What is a blobfish?

April 16, 2020 | Environment
Blobfish: the jelly-like, super-deep water fish lives at high depths near Australia, Tasmania and New Zealand | Photo: Shutterstock

Some people say this slimy pink fish is bizarre and monstrous; others will tell you that it is cute and adorable. Meet the blobfish.

The creature has already been voted and named the ugliest animal on the planet in a campaign to raise awareness of endangered and aesthetically challenged creatures.

This weird, yet intriguing animal is scientifically known as Psychrolutes marcidus.

The blobfish was discovered in 2003 by marine ecologist Kerryn Parkinson while on ocean expedition off New Zealand.

The peculiar species, also known as smooth-head blobfish, is a deep-sea marine creature that lives off the southeastern coast of mainland Australia, as well as the waters of Tasmania and New Zealand.

The gelatinous, strange-looking fish swims in underwater regions where the pressure is 60 to 120 times greater than at sea level, i.e., depths ranging from 2,000 to 3,900 feet (600 to 1,200 metes).

Psychrolutes marcidus: a fish without a swim bladder | Illustration: Riverstone McCulloch/Creative Commons

The Anatomy of the Blobfish

These animals have different anatomy compared to other fish.

For example, they don't have a swim bladder, which allows them to control buoyancy. If blobfish had these gas-filled sacs, they would implode.

These marine animals don't have a full skeleton or muscles, and the stomach is inside their body.

Their bodies are made up of a blobby substance with a density that is slightly lower than water, allowing them to float above the seafloor.

Unlike many other fish species, blobfish don't have scales - instead, they have loose, flabby skin.

With large black eyes, a large mouth, and a bulbous nose, the blobfish features a globulous head that makes up 40 percent of its body mass.

These deep-ocean swimmers have a single closed circulatory system.

They can reach more than two feet in length, although, on average, they are typically one-foot long.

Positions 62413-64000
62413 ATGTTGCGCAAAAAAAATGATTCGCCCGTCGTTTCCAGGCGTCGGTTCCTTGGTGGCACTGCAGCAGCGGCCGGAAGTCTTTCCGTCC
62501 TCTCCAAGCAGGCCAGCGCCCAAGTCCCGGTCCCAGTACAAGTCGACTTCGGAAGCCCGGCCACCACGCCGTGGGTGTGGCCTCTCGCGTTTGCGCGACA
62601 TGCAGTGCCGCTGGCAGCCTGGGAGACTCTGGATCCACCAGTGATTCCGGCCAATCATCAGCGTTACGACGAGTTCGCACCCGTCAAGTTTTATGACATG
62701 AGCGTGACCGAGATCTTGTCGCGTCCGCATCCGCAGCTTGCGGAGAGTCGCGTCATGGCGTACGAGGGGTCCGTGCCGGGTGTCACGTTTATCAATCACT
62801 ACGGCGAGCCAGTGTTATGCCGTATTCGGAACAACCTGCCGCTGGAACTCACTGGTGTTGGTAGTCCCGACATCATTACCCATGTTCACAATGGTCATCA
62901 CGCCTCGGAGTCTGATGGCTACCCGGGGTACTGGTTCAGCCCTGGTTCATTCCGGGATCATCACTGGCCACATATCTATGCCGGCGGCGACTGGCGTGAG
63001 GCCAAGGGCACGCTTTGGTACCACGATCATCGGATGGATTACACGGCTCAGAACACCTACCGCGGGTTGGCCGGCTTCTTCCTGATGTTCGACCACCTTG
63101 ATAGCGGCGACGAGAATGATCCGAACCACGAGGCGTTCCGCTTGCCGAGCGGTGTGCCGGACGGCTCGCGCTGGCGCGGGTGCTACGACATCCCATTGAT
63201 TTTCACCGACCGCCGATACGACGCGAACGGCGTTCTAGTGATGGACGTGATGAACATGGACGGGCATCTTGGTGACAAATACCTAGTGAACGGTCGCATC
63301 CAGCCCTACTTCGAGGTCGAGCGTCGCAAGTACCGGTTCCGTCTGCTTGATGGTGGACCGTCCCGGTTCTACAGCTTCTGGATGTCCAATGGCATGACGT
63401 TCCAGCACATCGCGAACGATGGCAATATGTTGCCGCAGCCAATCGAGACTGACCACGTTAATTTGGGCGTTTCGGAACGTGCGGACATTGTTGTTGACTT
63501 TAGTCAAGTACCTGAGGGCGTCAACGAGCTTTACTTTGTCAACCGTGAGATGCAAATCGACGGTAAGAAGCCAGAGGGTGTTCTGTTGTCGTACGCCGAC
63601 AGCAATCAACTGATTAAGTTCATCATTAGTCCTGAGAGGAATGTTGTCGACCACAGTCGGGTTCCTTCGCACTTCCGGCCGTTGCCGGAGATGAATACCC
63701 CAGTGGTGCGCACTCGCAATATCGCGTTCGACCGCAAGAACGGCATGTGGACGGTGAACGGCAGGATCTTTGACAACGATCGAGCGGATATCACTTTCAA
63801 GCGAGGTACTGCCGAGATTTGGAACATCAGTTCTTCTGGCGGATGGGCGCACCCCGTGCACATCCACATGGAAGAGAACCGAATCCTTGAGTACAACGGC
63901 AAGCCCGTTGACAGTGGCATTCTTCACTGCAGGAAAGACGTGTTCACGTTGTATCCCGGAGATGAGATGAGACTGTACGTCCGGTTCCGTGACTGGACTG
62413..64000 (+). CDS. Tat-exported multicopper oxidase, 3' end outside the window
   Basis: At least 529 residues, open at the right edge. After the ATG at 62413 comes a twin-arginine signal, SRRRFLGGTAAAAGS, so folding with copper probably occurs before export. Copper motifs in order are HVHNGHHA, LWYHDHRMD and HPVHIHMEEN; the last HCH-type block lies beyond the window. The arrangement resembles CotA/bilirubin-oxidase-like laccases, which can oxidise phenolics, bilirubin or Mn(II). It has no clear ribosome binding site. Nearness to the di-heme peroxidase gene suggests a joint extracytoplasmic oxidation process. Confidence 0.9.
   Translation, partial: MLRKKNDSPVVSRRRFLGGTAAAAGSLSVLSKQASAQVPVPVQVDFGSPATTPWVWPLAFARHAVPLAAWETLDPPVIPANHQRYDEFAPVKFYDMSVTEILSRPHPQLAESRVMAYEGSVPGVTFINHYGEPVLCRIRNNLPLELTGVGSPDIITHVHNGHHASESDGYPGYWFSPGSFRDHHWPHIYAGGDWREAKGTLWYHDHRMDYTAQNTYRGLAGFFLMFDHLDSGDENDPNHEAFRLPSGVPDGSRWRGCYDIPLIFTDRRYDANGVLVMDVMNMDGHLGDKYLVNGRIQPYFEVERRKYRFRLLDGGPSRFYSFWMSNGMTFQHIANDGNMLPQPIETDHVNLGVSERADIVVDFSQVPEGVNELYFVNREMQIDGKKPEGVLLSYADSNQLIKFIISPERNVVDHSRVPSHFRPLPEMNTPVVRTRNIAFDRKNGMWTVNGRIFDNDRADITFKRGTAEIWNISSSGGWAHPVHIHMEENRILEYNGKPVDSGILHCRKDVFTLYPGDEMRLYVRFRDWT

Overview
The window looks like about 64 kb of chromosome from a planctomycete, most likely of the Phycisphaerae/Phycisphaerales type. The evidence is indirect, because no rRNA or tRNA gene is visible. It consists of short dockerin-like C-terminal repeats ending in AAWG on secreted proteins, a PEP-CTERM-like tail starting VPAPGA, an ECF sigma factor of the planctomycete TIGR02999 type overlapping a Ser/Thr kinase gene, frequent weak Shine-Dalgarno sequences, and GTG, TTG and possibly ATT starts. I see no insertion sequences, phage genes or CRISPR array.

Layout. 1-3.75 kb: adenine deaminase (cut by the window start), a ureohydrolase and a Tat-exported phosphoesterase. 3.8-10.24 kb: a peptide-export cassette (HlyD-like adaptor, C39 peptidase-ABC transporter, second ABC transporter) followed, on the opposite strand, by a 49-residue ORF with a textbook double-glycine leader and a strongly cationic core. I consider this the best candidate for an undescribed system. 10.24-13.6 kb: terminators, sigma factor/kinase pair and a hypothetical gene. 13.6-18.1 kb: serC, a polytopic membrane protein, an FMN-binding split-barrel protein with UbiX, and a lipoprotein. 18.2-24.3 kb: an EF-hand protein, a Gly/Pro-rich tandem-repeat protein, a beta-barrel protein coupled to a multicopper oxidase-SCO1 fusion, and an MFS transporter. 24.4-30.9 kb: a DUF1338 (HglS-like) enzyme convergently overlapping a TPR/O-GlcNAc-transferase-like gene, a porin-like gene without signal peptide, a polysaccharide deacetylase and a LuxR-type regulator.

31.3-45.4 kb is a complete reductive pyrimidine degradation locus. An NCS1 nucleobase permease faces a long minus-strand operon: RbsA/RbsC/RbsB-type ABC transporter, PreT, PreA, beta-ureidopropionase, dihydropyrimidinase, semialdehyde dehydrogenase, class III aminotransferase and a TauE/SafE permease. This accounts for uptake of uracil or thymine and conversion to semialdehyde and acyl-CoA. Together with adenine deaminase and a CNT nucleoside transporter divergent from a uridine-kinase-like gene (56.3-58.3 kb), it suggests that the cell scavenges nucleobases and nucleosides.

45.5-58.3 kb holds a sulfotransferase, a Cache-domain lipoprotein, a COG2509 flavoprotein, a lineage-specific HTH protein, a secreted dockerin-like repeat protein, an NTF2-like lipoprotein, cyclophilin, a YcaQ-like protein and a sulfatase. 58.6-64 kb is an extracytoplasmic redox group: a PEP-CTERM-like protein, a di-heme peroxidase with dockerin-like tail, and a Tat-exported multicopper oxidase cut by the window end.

Their reproduction rate is slow, as well as their growth and aging, and they could live up to 130 years.

Females lay up to 100,000 eggs in a single nest in rocky areas, on top of deep ocean platforms with warmer water temperatures.

They hover over the eggs until they hatch.

A blobfish's diet includes crustaceans - including crabs, lobsters - but also sea urchins and mollusks. They sit on the bottom of the ocean and wait for prey to come into their mouth.

Psychrolutes phrictus: one of the 11 species of Psychrolutes | Photo: Creative Commons

Blobfish and Humans

The blobfish is a threatened species.

According to marine researchers, there are only 420 individuals left in the world's oceans.

With its extremely acidic flesh and gelatinous body, the blobfish is not edible. Paradoxically, fishermen are blobfish's main predators.

The species is on the verge of extinction due to overfishing.

They often get accidentally caught up as bycatch in trawling nets and die as soon as they are exposed to air.

Although rarely seen, a Japanese public aquarium has a blobfish on display.

The bizarre-looking pink creature doesn't bit because it has no teeth, and so it poses no threat to humans.

The blobfish is the official mascot of The Ugly Animal Preservation Society, an informal association of stand-up comedians that aims to protect some of Nature's more aesthetically-challenged species.

Strange Looks and The Evolution of the Species

Although they appear gelatinous and bulbous, blobfish look like regular fish in their natural habitat, i.e., at great depths.

It's only when they are brought to the surface, suffer decompression damages, and their body collapses that they look like an obese man or a slime blob.

Marine biologists believe that the jelly-like, deepwater animal evolved from fish that had air sacs but had to compete with others for food.

Without these air sacs and equipped with a gelatin mass, the specimen is able to find nutrients at high depths, where there's less competition.

SurferToday.com uses cookies to ensure you get the best experience on our website. Learn more on our About section.